American and Western European experts predicted that Nigeria will disintegrate in 2015. With the political desperation and frenzy that marked the political
campaigns of the 2015 presidential election, many thought that Nigeria was at the point of the predicted 2015 disintegration.
Surprisingly, the election took place without the much anticipated violence. And following the election, the incumbent president, Goodluck Jonathan, conceded defeat to the victorious opposition presidential candidate, Mohammudu Buhari. This forestalled the anticipated violence and predicted breakup. Refreshingly, the doomsayers were proved wrong.
Disturbingly, Nigeria is still not completely out of the woods; as it may still break up. The possibility of conflict and dissolution of the country continue to loom because Buhari is stoking trouble. He is actively stirring up issues that can lead to serious national conflicts. Nigeria is a very complex country, and its governance is complicated by tribal, religious and sectional rivalries. In my viewpoint, Buhari is insensitive to this complexity and lacks the finesse and dexterity needed to govern Nigeria. With a military background and orientation, and a total lack of a liberal education, he is ill-equipped to preside over a democratic Nigeria. He has no refinement, and as such, only understands the language of force. He also does not understand the world order. Recall that he once referred to Germany as Western Germany and Chancellor Angela Merkel as President Michelle. Those were just tip of the iceberg.
There is no doubt that corruption is killing Nigeria, and that something needs to be done urgently to deal with it. But you do not pull the entire house down simply to kill the rats in the ceiling. It demands that you methodically take out the rats one by one, so that, after the rats are gone, you still have a house to live in. He needs to respect the equality of all Nigerians under the law. His 95 per cent formula is naive and counterproductive. A successful war on corruption is not necessarily a function of the number of people jailed. The emphasis should not be just on sending people to jail for corruption, but also, in deterring acts of corruption. In his fight against corruption, Buhari refuses to understand that Nigeria is a representative democracy, and not a military dictatorship or a neo-military dictatorship.
A democracy is guided by the rule of law and not the impulsiveness and arbitrariness of a retired army general. The legal process is usually slow and painstaking. Buhari is impetuous; he does not have the patience and tolerance for the measured pace of the law. He wants, at his whims and caprices, to jail southern politicians and his enemies of northern extraction such as Col. Sambo Dasuki for corruption. He wants to rearrange the judiciary, and reconstruct and expand Kirikiri Prison. He will then fill the prison with his political enemies, as all those he fingered for corruption will automatically be arrested by the Economic and Financial Crime Commission (EFCC) and jailed for one hundred years or more by a compliant judiciary, dominated by northern judges.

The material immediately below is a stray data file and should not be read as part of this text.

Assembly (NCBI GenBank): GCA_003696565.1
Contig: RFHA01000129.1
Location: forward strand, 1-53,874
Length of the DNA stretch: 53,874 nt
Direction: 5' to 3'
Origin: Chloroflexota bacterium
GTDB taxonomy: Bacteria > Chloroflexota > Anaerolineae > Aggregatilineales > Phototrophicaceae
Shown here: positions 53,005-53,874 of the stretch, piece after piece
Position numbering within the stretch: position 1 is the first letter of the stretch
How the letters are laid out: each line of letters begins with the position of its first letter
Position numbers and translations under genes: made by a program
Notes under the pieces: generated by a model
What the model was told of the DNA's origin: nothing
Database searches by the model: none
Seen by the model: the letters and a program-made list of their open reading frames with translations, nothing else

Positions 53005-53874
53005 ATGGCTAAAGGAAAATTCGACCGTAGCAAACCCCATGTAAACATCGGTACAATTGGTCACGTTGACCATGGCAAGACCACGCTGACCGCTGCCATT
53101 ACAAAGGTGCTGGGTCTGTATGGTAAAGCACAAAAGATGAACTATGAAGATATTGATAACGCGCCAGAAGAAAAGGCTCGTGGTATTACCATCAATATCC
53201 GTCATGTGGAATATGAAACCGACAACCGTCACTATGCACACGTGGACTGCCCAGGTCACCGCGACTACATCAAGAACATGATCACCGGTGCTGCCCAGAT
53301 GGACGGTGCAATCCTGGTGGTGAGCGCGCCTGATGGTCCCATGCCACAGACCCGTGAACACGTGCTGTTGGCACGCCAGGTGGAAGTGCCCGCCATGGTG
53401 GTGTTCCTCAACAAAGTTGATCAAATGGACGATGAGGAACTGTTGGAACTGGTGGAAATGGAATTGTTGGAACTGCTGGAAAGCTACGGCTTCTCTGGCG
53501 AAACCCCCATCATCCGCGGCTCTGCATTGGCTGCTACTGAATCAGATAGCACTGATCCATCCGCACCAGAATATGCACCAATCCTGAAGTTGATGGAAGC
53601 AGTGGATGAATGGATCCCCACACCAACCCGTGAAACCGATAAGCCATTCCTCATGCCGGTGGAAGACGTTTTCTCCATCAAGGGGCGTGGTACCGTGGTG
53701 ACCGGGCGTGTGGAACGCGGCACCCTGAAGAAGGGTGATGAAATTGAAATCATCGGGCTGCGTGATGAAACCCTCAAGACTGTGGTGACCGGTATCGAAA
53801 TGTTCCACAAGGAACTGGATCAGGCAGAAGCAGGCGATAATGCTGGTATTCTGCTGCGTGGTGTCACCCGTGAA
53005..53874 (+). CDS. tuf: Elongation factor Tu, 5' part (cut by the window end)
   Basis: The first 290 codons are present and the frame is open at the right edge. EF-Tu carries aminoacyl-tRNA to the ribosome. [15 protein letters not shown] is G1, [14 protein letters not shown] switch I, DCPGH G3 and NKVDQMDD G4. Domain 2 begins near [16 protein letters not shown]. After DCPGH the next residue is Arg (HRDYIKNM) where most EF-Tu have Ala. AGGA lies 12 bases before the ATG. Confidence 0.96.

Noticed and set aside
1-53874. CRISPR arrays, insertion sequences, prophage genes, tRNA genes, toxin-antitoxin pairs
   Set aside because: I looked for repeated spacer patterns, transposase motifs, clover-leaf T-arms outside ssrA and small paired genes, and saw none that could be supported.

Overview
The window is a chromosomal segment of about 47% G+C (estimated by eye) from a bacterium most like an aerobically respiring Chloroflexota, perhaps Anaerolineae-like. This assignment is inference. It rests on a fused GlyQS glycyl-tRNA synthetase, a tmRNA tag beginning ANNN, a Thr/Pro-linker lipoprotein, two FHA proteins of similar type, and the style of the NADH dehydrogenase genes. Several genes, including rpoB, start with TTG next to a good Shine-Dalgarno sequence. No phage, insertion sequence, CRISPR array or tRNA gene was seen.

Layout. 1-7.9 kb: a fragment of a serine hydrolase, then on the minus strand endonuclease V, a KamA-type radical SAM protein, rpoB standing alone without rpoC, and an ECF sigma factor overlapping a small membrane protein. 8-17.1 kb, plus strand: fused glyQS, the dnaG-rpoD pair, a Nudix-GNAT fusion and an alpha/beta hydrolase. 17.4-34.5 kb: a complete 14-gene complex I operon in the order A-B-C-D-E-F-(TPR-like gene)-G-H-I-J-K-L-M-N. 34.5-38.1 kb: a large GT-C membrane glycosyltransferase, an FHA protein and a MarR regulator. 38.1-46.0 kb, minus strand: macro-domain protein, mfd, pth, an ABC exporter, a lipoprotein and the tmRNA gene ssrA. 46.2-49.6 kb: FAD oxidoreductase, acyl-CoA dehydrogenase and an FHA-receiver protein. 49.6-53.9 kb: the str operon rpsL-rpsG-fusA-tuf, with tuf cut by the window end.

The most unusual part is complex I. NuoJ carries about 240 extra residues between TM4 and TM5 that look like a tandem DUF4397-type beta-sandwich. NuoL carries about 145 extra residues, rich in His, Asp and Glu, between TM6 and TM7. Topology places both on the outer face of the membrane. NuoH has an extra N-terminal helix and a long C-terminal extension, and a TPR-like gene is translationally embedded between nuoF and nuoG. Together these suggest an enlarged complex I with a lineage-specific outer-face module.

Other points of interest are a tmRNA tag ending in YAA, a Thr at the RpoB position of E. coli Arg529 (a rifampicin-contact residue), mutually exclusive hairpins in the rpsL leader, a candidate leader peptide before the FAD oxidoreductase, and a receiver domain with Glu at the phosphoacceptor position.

Is Buhari’s hypocrisy not conspicuously obvious? To tackle corruption, he must first purge himself of his excess baggage. He must approach equity with clean hands. How on earth can he fight corruption when the likes of Tinubu, Okorocha and former governor, Amaechi are his political allies? Please explain it to me! Amaechi is the man that funded Buhari’s campaign with the money he stole from the coffers of the government of Rivers State. Buhari, of course, knew that the funds were stolen and laundered by the former governor. At the time he was splurging stolen money on the Buhari Presidential Campaign, he was a sitting governor. He was not a multibillionaire in the mold of Dangote. So, the source of the money was obvious to Buhari.
It is understandable that a president appoints people that he is comfortable with to work with him. But to appoint only his friends and relatives to pivotal positions as the Director Generals of the Directorate of State Security (DSS), Customs and Immigrations and the Chairman of the Independent National Election Commission (INEC) is nepotism. Nepotism is corruption. And he insulted the sensibilities of Nigerians by justifying the appointments on the grounds that the appointees are loyal to him as friends and relatives. It is wrong for him to give the impression that only his friends, relatives and others from the northern part of Nigeria are competent, and committed to his vision. In addition, his punishing of those regions of the country that did not vote for him in the presidential election is grossly unfair. It is not only setting a dangerous precedent but inflames ethnic fury.
My honest advice to Buhari is to first of all stabilize the economy and embark on institutional reforms that will strengthen the judiciary and the legislature before delving into other major divisive issues. However, he is neither reforming nor strengthening our national institutions. Actually, he is weakening them; he meddles in the judiciary and remote-controls the Senate and the House; thus, undermining the separation of powers. This is posing a serious problem for Nigerian democracy because these branches of government need to operate independently.
What we are experiencing today is a military regime masquerading as a democracy. Buhari’s hounding of his political enemies with Gestapo-styled DSS raids on state government houses, private homes, etc attests to this reality. The lopsidedness of his administration’s actions is causing some silent but powerful and dangerous ripple. Nigeria is boiling. I see 1966 coming full cycle. And if this continues, Nigeria will break up.
Lloyd Ukwu, an international lawyer writes from Washington, D.C. USA. (firstname.lastname@example.org)